What Are Bandwidth Caps For?

ISPs like Comcast, AT&T, Cox and Charter claim they’ve instituted monthly bandwidth-usage limits as a way to ensure good service to 99% of their customers — by capping the 1% or so of elite broadband users who use a disproportionate amount of network resources.

But there remains a conspiracy theory floating around that the biggest broadband providers are limiting usage to protect their TV businesses from over-the-top challengers, rather than to just keep a lid on peer-to-peer file sharers.

One of the latest contributions to this meme comes from Dane Jasper, CEO of Sonic.net, a small DSL provider based in Santa Rosa, Calif.

“My opinion is that caps make little technical sense, and I believe that the fundamental reason for capping is to prevent disruption of the television entertainment business model that feeds the TV screens in most households,” Jasper writes in Dec. 2 blog post (hat tip to DSLReports.com). “It’s common sense — if you are selling a service bundle to a household that includes a subscription TV service, it would make business sense if there wasn’t enough broadband capacity to replace it.”

Jasper’s point about bandwidth caps is that they’re a crude instrument for relieving congestion, and they penalize the heaviest users even though those so-called “hogs” aren’t any more or less responsible for eating up bandwidth during peak periods of congestion than the 99%.

So is variable time-of-day usage pricing the answer? Supporters of the idea of usage-based pricing (beyond just caps) argue that it’s the only logical economic model to sustain investment in the network, if or when Internet video consumption rises to the level of TV watching.

Influential Wall Street analyst Craig Moffett of Sanford Bernstein has promulgated this idea (see Usage Caps Will Now Apply To 56% Of Broadband Users). Cable operators and telephone companies are “simply infrastructure providers and they have to earn a return regardless of whether the service they provide is called ‘cable TV’ or ‘broadband,’” Moffett says. “As viewing shifts from cable TV as we know to Internet video, they have to be in an acceptable place to earn a return on the investment in their infrastructure.”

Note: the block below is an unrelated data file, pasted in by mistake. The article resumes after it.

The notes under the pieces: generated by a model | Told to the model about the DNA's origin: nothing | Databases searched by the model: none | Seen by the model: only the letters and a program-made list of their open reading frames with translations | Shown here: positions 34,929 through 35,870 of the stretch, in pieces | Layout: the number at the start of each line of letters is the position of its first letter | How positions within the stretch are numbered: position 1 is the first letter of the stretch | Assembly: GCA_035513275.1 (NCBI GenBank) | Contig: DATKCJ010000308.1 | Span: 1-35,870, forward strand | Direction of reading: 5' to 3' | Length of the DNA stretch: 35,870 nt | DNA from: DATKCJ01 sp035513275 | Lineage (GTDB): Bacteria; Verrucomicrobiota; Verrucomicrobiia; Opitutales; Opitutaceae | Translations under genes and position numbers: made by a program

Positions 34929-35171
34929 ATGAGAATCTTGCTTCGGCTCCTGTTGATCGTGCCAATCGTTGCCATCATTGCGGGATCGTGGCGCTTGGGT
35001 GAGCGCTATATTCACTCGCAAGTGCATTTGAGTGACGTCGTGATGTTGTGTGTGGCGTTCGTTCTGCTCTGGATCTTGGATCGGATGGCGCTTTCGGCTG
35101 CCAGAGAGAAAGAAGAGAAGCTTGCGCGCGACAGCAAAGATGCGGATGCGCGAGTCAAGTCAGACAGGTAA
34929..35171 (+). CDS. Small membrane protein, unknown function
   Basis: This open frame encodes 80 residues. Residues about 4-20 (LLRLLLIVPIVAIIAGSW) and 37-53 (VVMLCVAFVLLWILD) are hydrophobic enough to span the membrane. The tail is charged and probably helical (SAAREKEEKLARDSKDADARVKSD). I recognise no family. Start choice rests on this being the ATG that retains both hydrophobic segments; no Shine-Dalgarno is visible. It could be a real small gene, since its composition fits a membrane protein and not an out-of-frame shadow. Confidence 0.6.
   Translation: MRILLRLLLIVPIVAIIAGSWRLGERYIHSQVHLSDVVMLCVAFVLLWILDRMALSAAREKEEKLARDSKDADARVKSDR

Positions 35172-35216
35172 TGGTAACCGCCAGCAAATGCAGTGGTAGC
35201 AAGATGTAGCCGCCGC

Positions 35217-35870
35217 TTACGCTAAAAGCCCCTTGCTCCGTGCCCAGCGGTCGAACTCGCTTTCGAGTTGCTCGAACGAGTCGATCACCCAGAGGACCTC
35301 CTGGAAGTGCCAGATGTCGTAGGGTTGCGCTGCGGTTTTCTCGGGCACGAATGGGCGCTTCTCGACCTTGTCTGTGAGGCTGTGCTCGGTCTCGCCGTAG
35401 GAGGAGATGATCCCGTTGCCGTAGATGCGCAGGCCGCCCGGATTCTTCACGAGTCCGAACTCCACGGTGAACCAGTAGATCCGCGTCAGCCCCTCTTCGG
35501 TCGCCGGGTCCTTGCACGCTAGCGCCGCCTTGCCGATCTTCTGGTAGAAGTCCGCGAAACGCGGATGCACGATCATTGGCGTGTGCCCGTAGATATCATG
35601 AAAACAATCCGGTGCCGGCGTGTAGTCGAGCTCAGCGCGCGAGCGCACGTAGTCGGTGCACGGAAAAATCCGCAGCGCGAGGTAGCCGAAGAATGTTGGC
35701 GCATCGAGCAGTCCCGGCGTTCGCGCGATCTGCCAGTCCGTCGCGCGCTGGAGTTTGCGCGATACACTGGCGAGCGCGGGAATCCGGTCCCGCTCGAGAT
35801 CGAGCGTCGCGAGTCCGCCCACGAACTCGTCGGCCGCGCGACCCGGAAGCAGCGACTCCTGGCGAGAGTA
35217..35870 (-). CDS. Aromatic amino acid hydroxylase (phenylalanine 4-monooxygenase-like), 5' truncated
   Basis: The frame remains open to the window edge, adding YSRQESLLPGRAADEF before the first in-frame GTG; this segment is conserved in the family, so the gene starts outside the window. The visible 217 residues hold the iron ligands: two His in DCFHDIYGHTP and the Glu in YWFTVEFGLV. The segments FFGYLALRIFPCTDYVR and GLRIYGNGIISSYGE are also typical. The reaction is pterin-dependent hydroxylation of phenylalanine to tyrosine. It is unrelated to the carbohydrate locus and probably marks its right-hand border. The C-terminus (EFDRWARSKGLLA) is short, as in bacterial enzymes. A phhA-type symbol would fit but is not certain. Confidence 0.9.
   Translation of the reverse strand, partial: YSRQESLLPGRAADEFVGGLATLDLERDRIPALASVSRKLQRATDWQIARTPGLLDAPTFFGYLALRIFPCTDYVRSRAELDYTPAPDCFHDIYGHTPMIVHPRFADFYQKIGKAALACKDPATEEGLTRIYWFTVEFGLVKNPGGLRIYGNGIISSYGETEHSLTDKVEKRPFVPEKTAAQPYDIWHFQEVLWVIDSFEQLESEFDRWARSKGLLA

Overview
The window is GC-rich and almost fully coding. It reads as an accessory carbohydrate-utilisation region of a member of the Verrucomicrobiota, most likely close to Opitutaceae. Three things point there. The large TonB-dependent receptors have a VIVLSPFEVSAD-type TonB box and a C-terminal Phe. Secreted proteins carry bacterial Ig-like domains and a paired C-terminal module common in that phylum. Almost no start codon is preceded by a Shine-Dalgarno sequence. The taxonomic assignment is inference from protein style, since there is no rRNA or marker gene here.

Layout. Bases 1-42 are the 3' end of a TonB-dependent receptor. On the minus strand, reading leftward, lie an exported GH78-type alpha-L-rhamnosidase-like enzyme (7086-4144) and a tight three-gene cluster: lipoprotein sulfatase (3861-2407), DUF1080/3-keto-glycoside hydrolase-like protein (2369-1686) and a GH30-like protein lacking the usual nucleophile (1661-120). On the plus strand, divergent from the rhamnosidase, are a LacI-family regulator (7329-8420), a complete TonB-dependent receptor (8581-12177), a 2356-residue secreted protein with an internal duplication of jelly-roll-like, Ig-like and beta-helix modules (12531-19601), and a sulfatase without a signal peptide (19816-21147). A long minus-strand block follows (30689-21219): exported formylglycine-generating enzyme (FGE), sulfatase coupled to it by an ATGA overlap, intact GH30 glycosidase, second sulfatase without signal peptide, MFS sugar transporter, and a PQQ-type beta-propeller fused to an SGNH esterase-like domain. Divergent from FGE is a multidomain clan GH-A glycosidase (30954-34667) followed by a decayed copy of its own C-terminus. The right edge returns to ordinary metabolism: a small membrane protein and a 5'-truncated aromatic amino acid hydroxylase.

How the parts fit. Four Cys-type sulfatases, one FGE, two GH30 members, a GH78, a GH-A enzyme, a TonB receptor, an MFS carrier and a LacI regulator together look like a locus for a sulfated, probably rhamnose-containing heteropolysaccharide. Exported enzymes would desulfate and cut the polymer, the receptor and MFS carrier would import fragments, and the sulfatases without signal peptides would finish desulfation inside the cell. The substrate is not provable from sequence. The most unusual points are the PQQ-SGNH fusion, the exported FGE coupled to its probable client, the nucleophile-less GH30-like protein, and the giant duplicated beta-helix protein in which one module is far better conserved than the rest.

Regular TV isn’t going away — so as Internet consumption continues to climb skyward, cable (and telco TV) providers can’t simply reallocate that part of the pipe for data. The good news for cable operators is the cost of DOCSIS equipment is falling… but re-engineering the plant from four downstream channels dedicated to data to eight or 16 will still be costly (see Cable-Tec Expo: DOCSIS Gear Prices Falling As Bandwidth Usage Soars).

As Jasper points out, delivering 8 hours of video per day (roughly what the average American watches, per Nielsen) would chew up 480 Gigabytes per month — well beyond Comcast’s 250 GB monthly cap. A Morgan Stanley analysis puts the monthly data requirement even higher, at 600 GB (see Delivering HDTV to Typical Household Entirely Over-the-Top: About 600 Gigabytes Per Month).

But Jasper — even at such heavy levels of consumption — apparently believes there’s no rationale for limiting bandwidth consumption to Sonic.net’s users: “We upgrade links before congestion occurs.”

Interestingly, however, Sonic.net told one subscriber that the company couldn’t increase Internet speeds on its wireless network in Graton, Calif., because — get this — Netflix usage was too high and customers have been declining in the area, according to an Aug. 11 review posted on Yelp.com.

“Graton is a very challenging area, and particularly so as consumption has gone up due to Netflix, while subscriber counts and revenue have gone down,” Jasper wrote to the disgruntled customer (according to the disgruntlee). “I hate to send you to the competition, but have you checked to see if Comcast service is available at your location?”

Jasper posted a reply on Yelp.com adding that “Graton’s wireless service made sense before Comcast arrived. But, wireline will always beat wireless. As a result, it makes little sense to upgrade a wireless network when there is cable available. This is why I’m suggesting you check for Comcast availability.”

Huh. So when Sonic.net can’t or won’t deliver advertised speeds to customers, it’s a business decision — but when Comcast or AT&T put caps in place, that’s a protectionist move?

ISPs will have to change their pricing models to account for rapidly rising bandwidth consumption. Or, as Sonic.net did, they’ll be forced to tell customers, “Tough luck.”


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